Author

Jaclyn Beran

Jackie Beran is a staff writer at Ballotpedia and can be reached at jaclyn.beran@ballotpedia.org

Anchorage to hold elections for city council and school board April 7

The city of Anchorage, Alaska, is holding general elections on April 7 for six city council seats, two school board seats, and 15 special district seats. The elections will be vote-by mail, and all of the races are nonpartisan.

The Anchorage City Council, also known as the Anchorage Assembly, has six of its 11 seats on the ballot in 2020. District 2-Seat C incumbent Fred Dyson was the only assembly incumbent to not file for re-election.
  • District 1 – Seat B: Incumbent Christopher Constant is unopposed in the general election.
  • District 2 – Seat C: Jamie Allard, Roger Branson, and Stephany Jeffers are running in the general election.
  • District 3 – Seat E: Incumbent Austin Quinn-Davidson, Nick Danger, and MoHagani Magnetek are running in the general election.
  • District 4 – Seat G: Incumbent Felix Rivera faces Christine Hill in the general election.
  • District 5 – Seat I: Incumbent Pete Petersen, Monty Dyson, and David Walker are running in the general election.
  • District 6 – Seat K: Incumbent Suzanne LaFrance and Rick Castillo are facing off in the general election.
The Anchorage School District has two of the board’s seven seats on the ballot in 2020. Incumbents Dave Donley and Andy Holleman both filed for re-election.
  • Seat C: Incumbent Dave Donley faces James Smallwood in the general election.
  • Seat D: Incumbent Andy Holleman, JC Cates, and Phil Isley are running in the general election.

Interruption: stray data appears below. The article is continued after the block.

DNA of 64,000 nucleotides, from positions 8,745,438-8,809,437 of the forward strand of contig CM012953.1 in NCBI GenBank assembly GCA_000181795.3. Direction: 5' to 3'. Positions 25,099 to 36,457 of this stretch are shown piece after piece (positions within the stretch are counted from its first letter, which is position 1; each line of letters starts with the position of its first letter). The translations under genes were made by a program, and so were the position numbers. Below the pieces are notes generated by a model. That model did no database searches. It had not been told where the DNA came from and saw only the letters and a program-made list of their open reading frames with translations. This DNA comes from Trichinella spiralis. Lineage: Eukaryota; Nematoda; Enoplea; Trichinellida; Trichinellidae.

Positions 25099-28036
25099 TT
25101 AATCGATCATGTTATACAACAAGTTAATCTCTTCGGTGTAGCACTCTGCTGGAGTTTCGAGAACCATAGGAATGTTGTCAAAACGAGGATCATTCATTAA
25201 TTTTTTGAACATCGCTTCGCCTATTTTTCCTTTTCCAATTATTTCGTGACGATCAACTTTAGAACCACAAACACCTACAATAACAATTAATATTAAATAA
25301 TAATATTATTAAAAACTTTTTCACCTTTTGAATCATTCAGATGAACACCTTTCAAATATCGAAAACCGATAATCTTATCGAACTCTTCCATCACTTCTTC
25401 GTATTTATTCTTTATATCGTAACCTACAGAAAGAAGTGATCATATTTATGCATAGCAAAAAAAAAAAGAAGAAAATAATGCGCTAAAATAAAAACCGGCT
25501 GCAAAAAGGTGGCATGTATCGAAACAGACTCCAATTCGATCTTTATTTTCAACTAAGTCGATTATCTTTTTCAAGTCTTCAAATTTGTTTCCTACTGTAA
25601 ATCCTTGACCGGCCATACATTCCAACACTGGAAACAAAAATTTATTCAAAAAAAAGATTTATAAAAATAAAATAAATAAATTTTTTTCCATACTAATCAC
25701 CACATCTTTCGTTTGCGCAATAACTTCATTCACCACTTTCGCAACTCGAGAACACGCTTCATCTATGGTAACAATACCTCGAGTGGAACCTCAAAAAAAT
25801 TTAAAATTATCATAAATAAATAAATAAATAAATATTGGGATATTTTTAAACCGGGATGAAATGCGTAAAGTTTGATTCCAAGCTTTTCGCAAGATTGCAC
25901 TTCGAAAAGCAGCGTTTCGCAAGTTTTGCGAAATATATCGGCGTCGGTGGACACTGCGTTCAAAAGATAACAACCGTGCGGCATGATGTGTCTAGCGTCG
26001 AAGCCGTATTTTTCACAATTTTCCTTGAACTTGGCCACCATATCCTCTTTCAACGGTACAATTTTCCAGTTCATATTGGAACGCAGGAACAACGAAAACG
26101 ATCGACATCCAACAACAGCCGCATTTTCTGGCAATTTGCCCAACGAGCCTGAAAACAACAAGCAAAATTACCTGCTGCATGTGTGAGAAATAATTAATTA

In 2020, Ballotpedia is covering elections in 52 of America’s 100 largest cities by population.

Additional reading:


Filing deadlines to pass in New Jersey and South Carolina

The statewide filing deadline to run for elected office in New Jersey and South Carolina is on March 30.

In New Jersey, prospective candidates may file for the following offices:
• U.S. Senate (1 seat)
• U.S. House (12 seats)

In South Carolina, prospective candidates may file for the following offices:
• U.S. Senate (1 seat)
• U.S. House (7 seats)
• State Senate (46 seats)
• State House (124 seats)

The primary in New Jersey is scheduled for June 2, 2020, while the primary in South Carolina is scheduled for June 9. The general election in each state is scheduled for November 3, 2020.

New Jersey and South Carolina’s filing deadlines are the 27th and 28th to take place in the 2020 election cycle. The next statewide filing deadline is on March 31, 2020, in Missouri.

New Jersey has a Democratic state government trifecta, while South Carolina has a Republican trifecta. A trifecta exists when one political party simultaneously holds the governor’s office and majorities in both state legislative chambers.

Additional Reading:
South Carolina elections, 2020



Virginia local election filing deadline preview

The filing deadline to run for elected office in the city of Richmond and school boards in Virginia is on March 26, 2020.

Ballotpedia is covering local elections in the following areas:
  • Richmond, Virginia (mayor and city council)
  • Chesapeake Public Schools (4 seats)